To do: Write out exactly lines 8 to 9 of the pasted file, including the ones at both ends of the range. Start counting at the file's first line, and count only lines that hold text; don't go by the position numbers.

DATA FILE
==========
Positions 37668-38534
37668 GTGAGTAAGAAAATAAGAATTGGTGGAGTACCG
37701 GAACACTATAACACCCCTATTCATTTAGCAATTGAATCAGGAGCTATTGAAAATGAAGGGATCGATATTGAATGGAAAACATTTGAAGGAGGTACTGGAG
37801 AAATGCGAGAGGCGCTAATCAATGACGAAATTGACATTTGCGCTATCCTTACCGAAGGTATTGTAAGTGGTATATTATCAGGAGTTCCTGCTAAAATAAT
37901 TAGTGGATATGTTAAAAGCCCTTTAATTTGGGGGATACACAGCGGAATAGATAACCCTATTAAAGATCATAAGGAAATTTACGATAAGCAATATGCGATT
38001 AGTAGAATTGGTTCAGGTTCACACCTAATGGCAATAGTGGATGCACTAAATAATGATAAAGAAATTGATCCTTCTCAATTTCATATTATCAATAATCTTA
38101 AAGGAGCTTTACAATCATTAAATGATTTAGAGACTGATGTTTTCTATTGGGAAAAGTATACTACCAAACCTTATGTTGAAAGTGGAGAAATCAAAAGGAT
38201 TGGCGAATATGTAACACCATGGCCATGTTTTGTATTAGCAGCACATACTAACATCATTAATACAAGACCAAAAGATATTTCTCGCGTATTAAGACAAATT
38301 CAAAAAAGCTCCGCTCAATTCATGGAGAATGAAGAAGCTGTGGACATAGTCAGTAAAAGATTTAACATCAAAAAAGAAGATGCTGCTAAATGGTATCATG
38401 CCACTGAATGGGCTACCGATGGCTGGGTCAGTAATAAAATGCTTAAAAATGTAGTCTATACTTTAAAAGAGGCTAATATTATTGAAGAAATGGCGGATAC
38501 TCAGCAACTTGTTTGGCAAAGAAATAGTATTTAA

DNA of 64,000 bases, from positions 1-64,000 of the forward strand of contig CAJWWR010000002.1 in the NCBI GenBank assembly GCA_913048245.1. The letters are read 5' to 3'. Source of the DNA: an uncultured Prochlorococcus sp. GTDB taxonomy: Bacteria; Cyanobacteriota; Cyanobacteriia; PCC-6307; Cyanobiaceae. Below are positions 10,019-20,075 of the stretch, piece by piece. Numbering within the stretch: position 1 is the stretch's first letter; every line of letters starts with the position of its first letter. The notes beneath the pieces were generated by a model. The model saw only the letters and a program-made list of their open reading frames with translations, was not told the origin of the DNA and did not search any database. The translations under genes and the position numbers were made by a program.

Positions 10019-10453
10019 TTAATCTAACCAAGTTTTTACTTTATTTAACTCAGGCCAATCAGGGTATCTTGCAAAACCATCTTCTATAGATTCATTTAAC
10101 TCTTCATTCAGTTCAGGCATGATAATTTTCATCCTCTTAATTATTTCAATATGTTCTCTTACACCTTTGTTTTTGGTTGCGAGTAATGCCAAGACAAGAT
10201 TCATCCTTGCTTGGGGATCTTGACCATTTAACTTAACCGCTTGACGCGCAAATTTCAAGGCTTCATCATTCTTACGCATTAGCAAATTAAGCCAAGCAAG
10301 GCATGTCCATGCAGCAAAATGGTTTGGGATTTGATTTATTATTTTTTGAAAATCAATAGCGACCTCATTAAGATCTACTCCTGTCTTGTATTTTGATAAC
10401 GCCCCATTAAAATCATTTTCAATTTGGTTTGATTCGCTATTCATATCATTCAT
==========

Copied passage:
38201 TGGCGAATATGTAACACCATGGCCATGTTTTGTATTAGCAGCACATACTAACATCATTAATACAAGACCAAAAGATATTTCTCGCGTATTAAGACAAATT
38301 CAAAAAAGCTCCGCTCAATTCATGGAGAATGAAGAAGCTGTGGACATAGTCAGTAAAAGATTTAACATCAAAAAAGAAGATGCTGCTAAATGGTATCATG